Perhaps one of the most dramatic changes in the respiratory tract configuration is the reduction or absence of paranasal sinuses in marine mammals. Terrestrial mammals, which exist in a near-constant ambient pressure of 1 atmosphere, do not need to contend with contracting or expanding paranasal sinus volumes. A bony-walled sinus, however, presents a structural risk to the skull of marine mammals that encounter high pressures while diving to deep depths. If the rigid-walled cavity cannot contract or expand, the skull may fracture. Some marine mammals (e.g., cetaceans, sirenians) have therefore evolved a skull devoid of bony-walled paranasal sinuses. Perhaps to compensate for the loss of these sinuses, these marine mammals have developed air sacs that appear to have similar functions. This article will focus on the air sacs in cetaceans, with a particular emphasis on whether they exhibit homology or analogy to the paranasal sinuses of terrestrial mammals.

ANATOMY OF CETACEAN AIR SACS

  1. Top of page
  2. Abstract
  3. ANATOMY OF CETACEAN AIR SACS
  4. CETACEAN AIR SACS: HOMOLOGY WITH PARANASAL SINUSES?
  5. AIR SAC AND PARANASAL SINUS FUNCTIONS: ANALOGOUS OR UNIQUE?
  6. CONCLUSION
  7. Acknowledgements
  8. LITERATURE CITED

Cetaceans possess soft-walled diverticula, frequently referred to as air sacs, that are attached to the airway but remain outside the skull. Cetaceans have three types of such sacs: nasal sacs located paranasally and dorsal to the skull, parapharyngeal pterygoid sacs located ventral to the skull, and laryngeal sacs located at the ventral aspect of the larynx (Figs. 1 and 2). The nasal air sacs are of particular interest as they are “paranasal” in location, occupying positions against the skull near the regions of the paranasal sinuses of terrestrial mammals.

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Figure 1. Schematic illustration of an odontocete head (dolphin) showing the positions of the air sacs (black) relative to the respiratory tract (blue) and skull (individual bones indicated by various shades of yellow). Only the left pairs of air sacs are shown. The dashed outline through the skull indicates bony nasal passageway of left side. A posterior portion of the mandible has been removed to reveal the sacs and larynx under the skull. B, blowhole; L, laryngeal sacs; N, nasofrontal sac; PM, premaxillary sac; PT, pterygoid sac; V, vestibular sac. The nasal sacs (black) are shown in their epicranial position overlapping the skull. Each sac has a separate opening into the single, external nasal passageway. The opening of the nasofrontal sac is not shown, as it lies under the vestibular sac. The pterygoid sac is visible (black) where is emerges from under the pterygoid bone. However, the rostral aspect is largely enclosed within the pterygoid bone and extends both superiorly (under the palatine, maxillary, and frontal bones) and caudally (under the occipital and temporal bones, to surround the ear region). These bone-enclosed extensions are indicated with a dotted gray outline and are shaded dark gray. The laryngeal sacs are positioned on either side of the midline laryngeal fold.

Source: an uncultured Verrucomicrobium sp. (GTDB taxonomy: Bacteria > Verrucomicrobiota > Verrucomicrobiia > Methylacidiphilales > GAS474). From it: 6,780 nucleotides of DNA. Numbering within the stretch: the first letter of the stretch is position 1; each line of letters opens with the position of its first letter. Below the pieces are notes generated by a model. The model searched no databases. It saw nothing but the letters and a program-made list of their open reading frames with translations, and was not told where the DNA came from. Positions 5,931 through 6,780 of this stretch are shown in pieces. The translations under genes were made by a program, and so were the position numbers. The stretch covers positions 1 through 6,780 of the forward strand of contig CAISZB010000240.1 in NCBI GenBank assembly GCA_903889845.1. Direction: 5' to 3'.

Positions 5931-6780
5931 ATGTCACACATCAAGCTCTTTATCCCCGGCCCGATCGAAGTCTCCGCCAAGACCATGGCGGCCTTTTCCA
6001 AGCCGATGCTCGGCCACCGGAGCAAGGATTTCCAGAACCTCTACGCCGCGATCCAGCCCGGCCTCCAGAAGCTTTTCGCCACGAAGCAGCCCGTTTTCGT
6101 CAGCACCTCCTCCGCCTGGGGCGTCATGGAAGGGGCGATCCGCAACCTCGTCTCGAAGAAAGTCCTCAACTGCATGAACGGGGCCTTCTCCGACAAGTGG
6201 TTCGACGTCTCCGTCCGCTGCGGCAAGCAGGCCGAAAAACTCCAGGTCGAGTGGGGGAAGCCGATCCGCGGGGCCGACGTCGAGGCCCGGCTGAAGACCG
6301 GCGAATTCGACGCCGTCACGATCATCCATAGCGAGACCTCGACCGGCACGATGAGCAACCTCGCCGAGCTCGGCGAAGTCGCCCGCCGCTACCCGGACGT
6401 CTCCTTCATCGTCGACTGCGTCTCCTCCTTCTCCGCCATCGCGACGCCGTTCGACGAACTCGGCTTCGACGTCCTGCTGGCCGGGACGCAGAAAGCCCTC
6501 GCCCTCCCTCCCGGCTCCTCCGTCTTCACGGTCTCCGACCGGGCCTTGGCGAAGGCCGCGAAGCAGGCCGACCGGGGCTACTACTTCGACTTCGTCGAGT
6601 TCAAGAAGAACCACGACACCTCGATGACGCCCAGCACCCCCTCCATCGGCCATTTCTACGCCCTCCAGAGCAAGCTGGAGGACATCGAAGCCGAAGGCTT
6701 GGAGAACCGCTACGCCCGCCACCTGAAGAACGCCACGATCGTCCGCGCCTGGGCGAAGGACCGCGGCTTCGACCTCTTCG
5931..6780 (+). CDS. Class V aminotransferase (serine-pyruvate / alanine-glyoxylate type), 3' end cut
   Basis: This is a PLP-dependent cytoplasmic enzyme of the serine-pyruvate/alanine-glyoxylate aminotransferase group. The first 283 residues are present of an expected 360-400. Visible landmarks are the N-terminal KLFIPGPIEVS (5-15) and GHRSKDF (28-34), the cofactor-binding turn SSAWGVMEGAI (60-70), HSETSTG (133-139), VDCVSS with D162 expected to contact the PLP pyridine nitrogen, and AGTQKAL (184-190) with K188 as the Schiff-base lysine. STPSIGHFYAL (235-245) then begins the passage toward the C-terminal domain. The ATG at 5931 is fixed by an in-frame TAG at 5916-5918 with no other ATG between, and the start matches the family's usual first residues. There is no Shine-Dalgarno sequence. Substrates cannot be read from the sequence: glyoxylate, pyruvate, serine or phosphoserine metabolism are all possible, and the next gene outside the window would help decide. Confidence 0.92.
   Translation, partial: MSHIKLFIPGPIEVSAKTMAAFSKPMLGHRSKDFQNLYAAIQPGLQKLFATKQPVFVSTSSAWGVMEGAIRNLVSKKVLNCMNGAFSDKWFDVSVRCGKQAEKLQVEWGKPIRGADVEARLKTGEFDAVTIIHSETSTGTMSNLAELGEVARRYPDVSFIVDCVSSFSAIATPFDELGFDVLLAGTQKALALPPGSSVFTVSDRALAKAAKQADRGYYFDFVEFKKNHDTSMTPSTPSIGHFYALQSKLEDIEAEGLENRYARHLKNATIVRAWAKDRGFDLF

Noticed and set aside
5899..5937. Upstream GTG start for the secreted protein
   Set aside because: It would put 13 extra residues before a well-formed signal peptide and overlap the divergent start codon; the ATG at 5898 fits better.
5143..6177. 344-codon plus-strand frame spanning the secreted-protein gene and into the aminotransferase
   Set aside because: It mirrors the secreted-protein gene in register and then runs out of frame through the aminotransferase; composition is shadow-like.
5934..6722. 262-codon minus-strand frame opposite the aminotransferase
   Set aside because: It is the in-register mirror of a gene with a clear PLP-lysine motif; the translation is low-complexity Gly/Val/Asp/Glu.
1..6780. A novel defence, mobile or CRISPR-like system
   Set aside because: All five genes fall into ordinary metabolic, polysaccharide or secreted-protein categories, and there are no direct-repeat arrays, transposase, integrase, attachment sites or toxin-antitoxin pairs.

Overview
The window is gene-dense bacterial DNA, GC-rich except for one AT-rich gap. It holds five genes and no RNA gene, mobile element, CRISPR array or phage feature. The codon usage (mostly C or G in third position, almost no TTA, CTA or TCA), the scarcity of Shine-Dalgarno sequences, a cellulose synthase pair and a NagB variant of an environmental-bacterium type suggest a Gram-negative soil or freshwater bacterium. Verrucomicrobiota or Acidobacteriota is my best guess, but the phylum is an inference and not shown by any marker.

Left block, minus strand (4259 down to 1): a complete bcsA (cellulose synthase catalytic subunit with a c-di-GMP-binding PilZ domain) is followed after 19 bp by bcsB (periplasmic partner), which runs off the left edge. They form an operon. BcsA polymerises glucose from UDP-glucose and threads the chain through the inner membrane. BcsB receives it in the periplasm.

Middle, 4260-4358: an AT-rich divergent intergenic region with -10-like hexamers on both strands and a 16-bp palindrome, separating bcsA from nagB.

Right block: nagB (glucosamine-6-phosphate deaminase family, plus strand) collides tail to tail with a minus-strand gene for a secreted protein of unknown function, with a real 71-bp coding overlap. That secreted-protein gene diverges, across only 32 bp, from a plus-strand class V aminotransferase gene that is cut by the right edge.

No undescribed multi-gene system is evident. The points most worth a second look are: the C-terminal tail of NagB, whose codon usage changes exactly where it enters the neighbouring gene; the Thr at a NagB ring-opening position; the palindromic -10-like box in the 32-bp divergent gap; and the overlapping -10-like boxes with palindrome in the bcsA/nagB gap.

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Figure 2. Schematic illustration of a mysticete head (humpback whale) showing the position of the midline, unpaired laryngeal air sac (L) relative to the respiratory tract (light blue) and the digestive tract (dark blue). The laryngeal sac communicates rostrally with the nasopharynx, paired nasal cavities/tracts, and blowholes. There is another opening dorsally between the paired arytenoid cartilages. These cartilages may regulate air-flow between the sac and the infraglottic laryngeal lumen, trachea, and lungs.

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Nasal sacs are only present in odontocetes, and usually consist of three to four paired sacs (vestibular, anterior and posterior nasofrontal, and premaxillary) and several connected unpaired smaller sacs (e.g., accessory and caudal) that are present only in some species (Fig. 1). The sacs exhibit left-right directional asymmetry, and species-specific shapes/numbers of sac pairs (Mead,1975; Heyning and Mead,1990). The nasal sacs are paranasal out-pouchings off the spiracular passage and are located between the dorsal aspect of the skull and the blowhole. This portion of the respiratory tract is homologous to the external nose (nasal vestibule and atrium) of terrestrial mammals. Most of the surrounding facial musculature has been adapted to regulate sac dimensions. As these sacs are outside the skull, they can expand into the surrounding layers of muscle, fat, and connective tissue of the facial region. Only the premaxillary sacs are adherent to the dorsal surface of the skull's rostrum, overlying the caudal portion of the premaxilla. This attachment may limit their ability to expand. It is interesting to note that nasal sac epithelium contains black pigment and the portion adjacent to the sound generating structures is keratinized (Cranford et al.,1996).